Hunter Local Land Services (HLLS) district vets are urging cattle owners to take precautions after confirmed cases of kikuyu poisoning on the Mid North Coast and Lower Hunter.
HLLS has since received reports of at least three more suspected cases.
The poisoning occurs sporadically in cattle, especially where rapid growth follows a protracted dry period like the region has recently experienced.
Kikuyu is a reasonably drought tolerant pasture, so after rainfall it grows rapidly and kikuyu poisoning most commonly occurs shortly after rainfall.
Cattle appear to be most commonly affected but sheep and goats are also susceptible.
Kikuyu pastures are a perennial, spring/summer/autumn growing grass that is a predominant pasture across much of the Hunter.
HLLS District Vet Digby Rayward said landholders need to take precautions now, after more rain fell in parts of the region at the start of March.
Producers need to regularly monitor stock on kikuyu dominant pastures and where possible provide alternate feed such as silage or hay.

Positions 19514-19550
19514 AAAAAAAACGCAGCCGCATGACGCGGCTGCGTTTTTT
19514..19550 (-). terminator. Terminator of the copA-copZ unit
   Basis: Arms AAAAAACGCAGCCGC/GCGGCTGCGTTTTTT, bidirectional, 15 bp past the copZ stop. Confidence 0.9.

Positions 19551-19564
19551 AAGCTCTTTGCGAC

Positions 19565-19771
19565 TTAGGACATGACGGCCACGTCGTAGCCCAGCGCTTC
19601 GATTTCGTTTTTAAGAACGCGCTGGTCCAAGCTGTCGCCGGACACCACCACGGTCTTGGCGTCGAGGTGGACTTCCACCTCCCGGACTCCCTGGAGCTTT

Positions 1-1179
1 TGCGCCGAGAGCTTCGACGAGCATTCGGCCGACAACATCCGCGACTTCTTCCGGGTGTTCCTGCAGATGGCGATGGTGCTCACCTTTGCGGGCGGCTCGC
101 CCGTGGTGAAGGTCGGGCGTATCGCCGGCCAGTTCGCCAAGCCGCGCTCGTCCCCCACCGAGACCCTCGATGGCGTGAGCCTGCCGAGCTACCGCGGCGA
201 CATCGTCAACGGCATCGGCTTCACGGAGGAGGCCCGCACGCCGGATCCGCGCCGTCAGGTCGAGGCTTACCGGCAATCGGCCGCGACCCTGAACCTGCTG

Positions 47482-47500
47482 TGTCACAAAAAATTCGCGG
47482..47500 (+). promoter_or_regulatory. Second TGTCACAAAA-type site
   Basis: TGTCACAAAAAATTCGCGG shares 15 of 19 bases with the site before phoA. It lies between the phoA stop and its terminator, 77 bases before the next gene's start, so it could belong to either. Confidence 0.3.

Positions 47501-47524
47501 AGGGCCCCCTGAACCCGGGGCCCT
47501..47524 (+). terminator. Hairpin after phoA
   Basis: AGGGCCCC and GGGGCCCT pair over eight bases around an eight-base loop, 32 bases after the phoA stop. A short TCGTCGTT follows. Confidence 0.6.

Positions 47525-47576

“Generally cattle dislike and avoid the affected kikuyu pasture and poisoning only occurs when they have no other choice but to eat the toxic pasture,” Digby said.
“Over my 40 year career as District Vet I have seen less than 20 cases of kikuyu poisoning, with the most extreme case in the Tea Gardens area, where 70 cattle died.
“Kikuyu poisoning is an acute disease usually occurring 24-48 hours after exposure to toxic pasture which can result in sudden death.”
Other clinical signs that may be seen in cattle with kikuyu poisoning include drooling, sham drinking, tongue paralysis, dehydration, unusual vocalisation, abdominal pain, distended rumen, smelly green diarrhoea, lack of coordination, staggering, high stepping gait, aimless wandering, lying down and reluctant to move.
Diagnosis is based on clinical history, post mortem and laboratory testing.
“There is no specific treatment available for kikuyu poisoning but they can recover if removed from the toxic pasture and supportive care is provided,” Digby said..
“It is recommended to remove stock from the pasture for as long as possible, then slowly and carefully reintroduce them to the paddock.
“It is important to provide another feed source such as hay or silage to dilute out the toxin if any still remains.”
Also regularly check stock and monitor if they are avoiding any sections of a paddock.
Contact your local Hunter Local Land Services district vet if you have concerns for stock on your property. Contacts are available through our website www.hunter.lls.nsw.gov.au
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